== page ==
Boy, 7, drowns in pool at Austintown school
By Elise Franco
By Elise Franco
The Mahoning County Coroner’s Office will continue to investigate the drowning of a 7-year-old boy during a summer camp at Leonard Kirtz School.
The child, whose name hasn’t been released by police, was pronounced dead about 1:40 p.m. Tuesday at St. Elizabeth Health Center in Youngstown, said Austintown Detective Sgt. Ray Holmes.
Holmes said the boy was attending a summer program at the school on Woodridge Drive in Austintown and wandered away from the group he was with.
The program is run by the Mahoning County Board of Education and the Mahoning County Board of Developmental Disabilities, the detective said.
“He was probably missing less than five minutes before they noticed he was missing,” Holmes said. “[A group leader] said she turned around for one minute, and he was gone.”
A school employee found the boy in the pool a short time later. Holmes said the pool is indoors on the school’s campus, and it’s not yet known how the child gained access.
He said the drowning was an accident, but adults need to pay close attention to young children .
“What does common sense tell you?” Holmes said. “You have to watch your children.”
The coroner’s office is handling the investigation.
The 7-year-old is the third drowning death in the region in three days.
On Sunday, 51-year-old Susan Hernan, of Youngstown, drowned in Berlin Lake in Berlin Center where she was with her two grandchildren, age 6 and 8.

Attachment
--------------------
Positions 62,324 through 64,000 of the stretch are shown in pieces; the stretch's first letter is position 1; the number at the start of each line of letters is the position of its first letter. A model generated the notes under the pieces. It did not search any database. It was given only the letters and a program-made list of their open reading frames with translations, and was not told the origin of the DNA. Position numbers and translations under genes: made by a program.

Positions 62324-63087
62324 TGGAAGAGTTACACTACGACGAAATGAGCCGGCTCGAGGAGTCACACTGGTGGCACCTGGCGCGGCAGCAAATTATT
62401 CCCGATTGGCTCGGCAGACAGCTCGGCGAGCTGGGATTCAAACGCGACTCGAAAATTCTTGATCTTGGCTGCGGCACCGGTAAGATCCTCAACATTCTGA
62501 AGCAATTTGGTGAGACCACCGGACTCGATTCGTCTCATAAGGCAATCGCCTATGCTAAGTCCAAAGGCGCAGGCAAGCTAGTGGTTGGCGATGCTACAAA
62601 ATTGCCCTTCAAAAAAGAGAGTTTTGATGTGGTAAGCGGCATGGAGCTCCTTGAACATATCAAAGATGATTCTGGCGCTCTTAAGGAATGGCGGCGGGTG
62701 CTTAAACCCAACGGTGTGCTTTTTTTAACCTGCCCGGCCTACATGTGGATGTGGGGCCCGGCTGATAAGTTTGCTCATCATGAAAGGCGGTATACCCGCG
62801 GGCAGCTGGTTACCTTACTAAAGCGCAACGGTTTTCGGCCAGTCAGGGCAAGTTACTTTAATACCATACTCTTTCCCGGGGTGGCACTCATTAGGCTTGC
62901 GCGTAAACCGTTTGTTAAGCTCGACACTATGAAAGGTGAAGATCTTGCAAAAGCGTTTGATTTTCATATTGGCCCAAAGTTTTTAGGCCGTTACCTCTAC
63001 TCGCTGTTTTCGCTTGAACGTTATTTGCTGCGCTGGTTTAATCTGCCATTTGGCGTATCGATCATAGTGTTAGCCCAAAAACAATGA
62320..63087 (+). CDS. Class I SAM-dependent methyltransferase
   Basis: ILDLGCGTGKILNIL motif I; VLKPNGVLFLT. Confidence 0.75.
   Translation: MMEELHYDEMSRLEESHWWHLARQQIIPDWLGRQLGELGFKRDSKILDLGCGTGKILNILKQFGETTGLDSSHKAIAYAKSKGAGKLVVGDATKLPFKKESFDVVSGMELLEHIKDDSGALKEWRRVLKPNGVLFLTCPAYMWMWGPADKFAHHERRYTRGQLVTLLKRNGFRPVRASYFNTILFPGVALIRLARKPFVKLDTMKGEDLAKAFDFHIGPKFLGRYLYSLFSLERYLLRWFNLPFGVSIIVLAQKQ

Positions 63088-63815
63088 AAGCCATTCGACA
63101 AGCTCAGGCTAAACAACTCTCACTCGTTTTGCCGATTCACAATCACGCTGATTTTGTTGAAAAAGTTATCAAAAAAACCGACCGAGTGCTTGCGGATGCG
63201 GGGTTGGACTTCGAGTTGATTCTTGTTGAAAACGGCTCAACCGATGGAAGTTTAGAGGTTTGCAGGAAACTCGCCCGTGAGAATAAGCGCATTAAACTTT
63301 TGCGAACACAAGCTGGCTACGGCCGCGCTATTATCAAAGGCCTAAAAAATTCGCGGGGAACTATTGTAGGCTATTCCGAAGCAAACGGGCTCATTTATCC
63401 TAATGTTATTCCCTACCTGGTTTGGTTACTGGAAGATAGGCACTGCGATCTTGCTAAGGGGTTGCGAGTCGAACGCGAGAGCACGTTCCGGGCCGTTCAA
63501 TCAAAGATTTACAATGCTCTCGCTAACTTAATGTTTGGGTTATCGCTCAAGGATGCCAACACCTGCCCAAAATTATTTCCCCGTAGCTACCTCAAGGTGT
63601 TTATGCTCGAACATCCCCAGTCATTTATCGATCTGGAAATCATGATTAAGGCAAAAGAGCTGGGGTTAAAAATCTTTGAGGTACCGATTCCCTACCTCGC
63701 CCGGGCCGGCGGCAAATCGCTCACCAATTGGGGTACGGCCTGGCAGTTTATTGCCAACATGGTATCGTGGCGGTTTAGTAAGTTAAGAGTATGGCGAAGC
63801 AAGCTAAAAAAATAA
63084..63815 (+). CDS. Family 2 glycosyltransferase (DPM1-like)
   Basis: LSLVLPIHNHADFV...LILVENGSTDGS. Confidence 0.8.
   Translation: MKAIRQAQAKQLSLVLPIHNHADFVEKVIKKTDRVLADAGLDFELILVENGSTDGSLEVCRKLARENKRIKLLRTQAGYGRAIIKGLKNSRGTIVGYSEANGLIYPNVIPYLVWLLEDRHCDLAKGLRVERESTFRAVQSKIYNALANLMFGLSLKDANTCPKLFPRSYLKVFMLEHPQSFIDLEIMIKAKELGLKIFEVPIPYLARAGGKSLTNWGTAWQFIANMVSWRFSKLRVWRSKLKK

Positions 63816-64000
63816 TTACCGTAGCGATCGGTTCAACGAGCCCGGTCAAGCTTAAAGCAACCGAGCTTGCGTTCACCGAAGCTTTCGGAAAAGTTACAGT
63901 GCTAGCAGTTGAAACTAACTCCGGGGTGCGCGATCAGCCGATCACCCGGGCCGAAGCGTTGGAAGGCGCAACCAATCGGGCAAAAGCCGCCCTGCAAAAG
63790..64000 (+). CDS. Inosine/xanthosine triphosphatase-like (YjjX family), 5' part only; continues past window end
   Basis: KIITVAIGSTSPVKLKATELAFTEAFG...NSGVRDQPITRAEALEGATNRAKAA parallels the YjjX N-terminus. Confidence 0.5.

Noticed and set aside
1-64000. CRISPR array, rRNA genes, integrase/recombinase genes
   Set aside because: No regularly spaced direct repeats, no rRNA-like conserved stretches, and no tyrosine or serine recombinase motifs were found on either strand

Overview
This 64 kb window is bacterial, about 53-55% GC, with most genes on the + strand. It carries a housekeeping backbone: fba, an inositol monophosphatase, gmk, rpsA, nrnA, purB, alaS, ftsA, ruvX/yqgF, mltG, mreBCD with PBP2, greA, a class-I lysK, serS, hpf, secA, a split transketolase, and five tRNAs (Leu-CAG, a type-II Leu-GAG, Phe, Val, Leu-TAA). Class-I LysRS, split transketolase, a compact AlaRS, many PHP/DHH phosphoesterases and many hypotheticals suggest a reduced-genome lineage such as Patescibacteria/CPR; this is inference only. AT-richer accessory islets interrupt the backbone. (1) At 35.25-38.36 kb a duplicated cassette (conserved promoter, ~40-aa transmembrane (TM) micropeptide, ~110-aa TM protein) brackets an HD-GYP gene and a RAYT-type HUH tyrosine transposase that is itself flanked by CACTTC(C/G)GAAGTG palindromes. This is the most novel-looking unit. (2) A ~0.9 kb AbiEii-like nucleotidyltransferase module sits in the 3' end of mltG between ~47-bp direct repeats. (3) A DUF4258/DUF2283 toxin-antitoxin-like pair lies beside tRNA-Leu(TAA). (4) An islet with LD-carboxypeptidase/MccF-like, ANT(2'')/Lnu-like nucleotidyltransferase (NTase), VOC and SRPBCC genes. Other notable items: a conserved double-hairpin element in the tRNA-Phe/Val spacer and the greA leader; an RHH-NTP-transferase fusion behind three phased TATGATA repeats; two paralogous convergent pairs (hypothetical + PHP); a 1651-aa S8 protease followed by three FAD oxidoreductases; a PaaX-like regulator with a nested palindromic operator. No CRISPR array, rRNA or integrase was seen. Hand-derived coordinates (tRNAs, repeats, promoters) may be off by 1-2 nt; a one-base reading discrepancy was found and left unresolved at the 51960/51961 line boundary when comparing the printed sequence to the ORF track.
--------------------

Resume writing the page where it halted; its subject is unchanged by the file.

Mahoning County deputy sheriffs patrolling the area heard calls for help and found Hernan unresponsive in the water. Deputies said both children were in the water in distress when they arrived at the scene.
Brandin Norris, 15, of Farrell, drowned Monday evening in the Shenango River in Sharon, Pa., while swimming with friends. Sharon fire personnel said Norris likely was pulled under by a strong current. His body was found after a more than three-hour search of the water.
Beth Scheller, associate branch director for the Youngstown YMCA, said it’s important to practice safety near water.
Neither the lake nor the river has lifeguards on duty.
“It’s very important to only swim with the supervision of a trained, certified lifeguard,” she said.
Scheller said swimming in a lake, river or public pool that has no professional supervision is a bad idea.
“Even if you know how to swim, you’re probably unfamiliar with that water,” she said. “The current and bottom conditions could be dangerous, and people sometimes overestimate their abilities.”